December 27, 2010 | By Eric Sorensen | No Comments »
Categories: Agriculture, Animal Science, Genetics, Graduate Student Research
Tags: Animal Science, DNA, Dr. William R. Wiley Exposition of Graduate and Professional Studies, Eric Sorensen, European Union, genetics, Holly Neibergs, Kaitlin Wilson, pig, pigs, research, Science, tail biting, tail docking, Washington State University, WSU
Even the technological wonders of genetic science can still require some basic, mundane tasks, like cutting pig hairs.
“I spent many, many, many hours snipping the roots of pig hairs,” says Kaitlin Wilson, a Washington State University master’s student in Animal Science. She processed five to seven hairs per pig, in fact, from a total of 272 pigs.
“It was a lot of hair,” says, Wilson, who raised cows and pigs for 4H while growing up on a Connecticut horse farm. “It took me days, hours and hours and hours.”
But inside those roots lay just enough DNA to determine each pig’s genetic makeup. And by comparing their DNA, Wilson and colleagues here and in Norway found what they believe is the first genetic basis for a particularly gruesome and costly problem: tail biting.
Pigs biting each other’s tails are a big problem. It’s painful and leaves the victim prone to infection.
“We’re not just talking a little bit,” says Holly Neibergs, an assistant professor of animal genetics and Wilson’s advisor. “We’re talking about a kind of mutilation here. They make these huge holes, which isn’t good.”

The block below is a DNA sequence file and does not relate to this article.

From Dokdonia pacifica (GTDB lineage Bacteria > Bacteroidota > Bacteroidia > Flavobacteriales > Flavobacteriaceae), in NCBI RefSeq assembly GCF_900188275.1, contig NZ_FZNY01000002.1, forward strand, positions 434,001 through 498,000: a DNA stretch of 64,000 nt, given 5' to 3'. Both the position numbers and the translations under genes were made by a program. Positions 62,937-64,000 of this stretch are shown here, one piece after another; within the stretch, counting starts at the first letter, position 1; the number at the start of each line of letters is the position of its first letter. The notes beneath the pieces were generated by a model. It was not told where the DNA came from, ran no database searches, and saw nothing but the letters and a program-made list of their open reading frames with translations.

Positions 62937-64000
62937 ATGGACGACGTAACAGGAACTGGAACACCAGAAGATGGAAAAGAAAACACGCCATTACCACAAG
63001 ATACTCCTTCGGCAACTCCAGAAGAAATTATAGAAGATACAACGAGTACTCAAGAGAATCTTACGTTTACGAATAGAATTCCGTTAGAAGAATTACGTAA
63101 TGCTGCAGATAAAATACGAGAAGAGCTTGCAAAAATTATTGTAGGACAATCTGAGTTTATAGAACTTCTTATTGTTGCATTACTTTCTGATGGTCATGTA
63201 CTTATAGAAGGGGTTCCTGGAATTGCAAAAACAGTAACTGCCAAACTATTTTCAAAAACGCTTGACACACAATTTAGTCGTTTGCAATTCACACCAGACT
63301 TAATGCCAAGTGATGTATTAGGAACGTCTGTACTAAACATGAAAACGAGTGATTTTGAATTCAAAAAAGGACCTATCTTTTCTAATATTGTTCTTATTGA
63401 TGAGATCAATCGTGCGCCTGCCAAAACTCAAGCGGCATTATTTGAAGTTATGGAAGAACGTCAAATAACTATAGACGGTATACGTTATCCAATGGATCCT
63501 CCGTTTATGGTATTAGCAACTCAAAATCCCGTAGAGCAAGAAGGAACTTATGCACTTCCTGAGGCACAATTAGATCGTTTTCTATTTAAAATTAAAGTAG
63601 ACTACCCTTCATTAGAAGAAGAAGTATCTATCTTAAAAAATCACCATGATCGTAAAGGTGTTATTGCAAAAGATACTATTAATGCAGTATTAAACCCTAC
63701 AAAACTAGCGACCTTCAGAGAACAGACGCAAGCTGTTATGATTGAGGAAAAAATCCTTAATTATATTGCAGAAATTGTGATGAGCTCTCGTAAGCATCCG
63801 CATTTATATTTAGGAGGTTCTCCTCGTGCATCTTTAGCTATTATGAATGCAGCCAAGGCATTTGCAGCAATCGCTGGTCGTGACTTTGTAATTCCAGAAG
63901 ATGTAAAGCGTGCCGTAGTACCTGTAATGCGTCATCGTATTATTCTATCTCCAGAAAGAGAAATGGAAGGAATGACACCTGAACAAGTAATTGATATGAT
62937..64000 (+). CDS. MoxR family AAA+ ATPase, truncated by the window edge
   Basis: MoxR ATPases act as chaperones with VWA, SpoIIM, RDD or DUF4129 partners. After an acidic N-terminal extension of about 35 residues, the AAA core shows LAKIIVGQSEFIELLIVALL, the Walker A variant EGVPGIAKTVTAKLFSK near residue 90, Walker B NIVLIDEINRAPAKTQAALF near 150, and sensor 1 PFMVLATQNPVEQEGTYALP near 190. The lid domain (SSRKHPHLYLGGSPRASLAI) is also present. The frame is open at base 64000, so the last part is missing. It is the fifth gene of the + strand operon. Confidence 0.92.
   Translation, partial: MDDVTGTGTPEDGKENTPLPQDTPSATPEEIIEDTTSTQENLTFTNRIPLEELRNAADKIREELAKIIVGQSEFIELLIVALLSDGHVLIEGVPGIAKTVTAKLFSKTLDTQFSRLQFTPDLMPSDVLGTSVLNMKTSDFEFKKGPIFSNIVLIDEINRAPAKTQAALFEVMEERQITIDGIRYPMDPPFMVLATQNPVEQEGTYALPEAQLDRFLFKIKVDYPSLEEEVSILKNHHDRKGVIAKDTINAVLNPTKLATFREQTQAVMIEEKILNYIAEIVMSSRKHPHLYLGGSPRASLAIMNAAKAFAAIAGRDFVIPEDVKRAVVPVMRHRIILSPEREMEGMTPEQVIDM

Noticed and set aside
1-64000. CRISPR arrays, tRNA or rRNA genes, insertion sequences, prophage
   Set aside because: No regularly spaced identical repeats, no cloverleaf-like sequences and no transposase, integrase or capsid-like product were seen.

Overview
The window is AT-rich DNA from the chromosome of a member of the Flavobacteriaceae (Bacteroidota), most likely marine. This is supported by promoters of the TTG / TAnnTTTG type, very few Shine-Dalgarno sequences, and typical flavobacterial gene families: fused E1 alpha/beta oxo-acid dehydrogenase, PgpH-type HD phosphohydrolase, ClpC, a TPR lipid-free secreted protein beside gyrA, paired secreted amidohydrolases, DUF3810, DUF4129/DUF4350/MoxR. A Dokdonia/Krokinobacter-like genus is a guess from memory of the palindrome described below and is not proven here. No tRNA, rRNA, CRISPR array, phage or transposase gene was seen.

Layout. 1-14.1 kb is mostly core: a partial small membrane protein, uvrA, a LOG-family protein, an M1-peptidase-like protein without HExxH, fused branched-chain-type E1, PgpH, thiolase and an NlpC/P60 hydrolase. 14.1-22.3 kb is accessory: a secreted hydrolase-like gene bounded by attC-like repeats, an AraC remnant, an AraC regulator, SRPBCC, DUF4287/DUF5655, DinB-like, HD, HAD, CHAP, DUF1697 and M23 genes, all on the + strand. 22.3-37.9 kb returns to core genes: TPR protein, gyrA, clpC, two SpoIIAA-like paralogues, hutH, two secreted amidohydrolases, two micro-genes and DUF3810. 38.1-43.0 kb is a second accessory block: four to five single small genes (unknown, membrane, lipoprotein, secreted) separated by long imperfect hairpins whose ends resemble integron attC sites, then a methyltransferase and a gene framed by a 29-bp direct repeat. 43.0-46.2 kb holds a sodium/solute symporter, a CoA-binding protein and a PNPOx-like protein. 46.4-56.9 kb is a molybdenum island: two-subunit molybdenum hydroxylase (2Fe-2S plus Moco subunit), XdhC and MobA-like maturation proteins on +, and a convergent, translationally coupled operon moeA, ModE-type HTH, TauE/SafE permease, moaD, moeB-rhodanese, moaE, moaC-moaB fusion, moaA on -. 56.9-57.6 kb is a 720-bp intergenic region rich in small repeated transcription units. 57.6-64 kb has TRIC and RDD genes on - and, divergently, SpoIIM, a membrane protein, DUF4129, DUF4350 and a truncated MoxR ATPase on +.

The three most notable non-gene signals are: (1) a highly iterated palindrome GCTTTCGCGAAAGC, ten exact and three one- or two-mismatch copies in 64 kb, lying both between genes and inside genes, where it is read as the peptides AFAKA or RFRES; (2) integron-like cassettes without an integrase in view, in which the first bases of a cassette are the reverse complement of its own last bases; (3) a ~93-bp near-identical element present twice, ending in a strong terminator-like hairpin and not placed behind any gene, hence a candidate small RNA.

Farmers in the United States get around the problem by docking, or cutting, pigs tails. This in turn has been criticized as a cruel practice, which is why it is restricted by the European Union. Meanwhile, many EU pigs are getting their undocked tails bitten. One study found roughly one in every 12 pigs falling victim. Factored out over the EU’s 152 million pigs, that’s roughly 13 million bit pigs.
The behavior is thought to stem from modern facilities that don’t have earth or hay in which pigs can play, forage and root. Frustrated, they bite and chew tails. The biting is reduced with more space and materials to mess about in, but that doesn’t eliminate the problem.
Thinking the behavior might also have a genetic component, Wilson processed hairs from Norwegian crossbred pigs that were either biters, victims or neither. She found that, yes, biting pigs had several similar stretches of DNA in their genes. Moreover, she found that victims also had stretches of DNA in common. Biting’s heritability—the degree to which the behavior can be passed between generations—is significant enough that selective breeding can help reduce the number of biters and their victims, Wilson says.
“Who knew the things they could do with genetics?” says Wilson. “I can only imagine where this is going to go in the future.”
Wilson presented her findings at the 2010 Dr. William R. Wiley Exposition of Graduate and Professional Studies held last month in the CUB. Her poster can be seen here (pdf).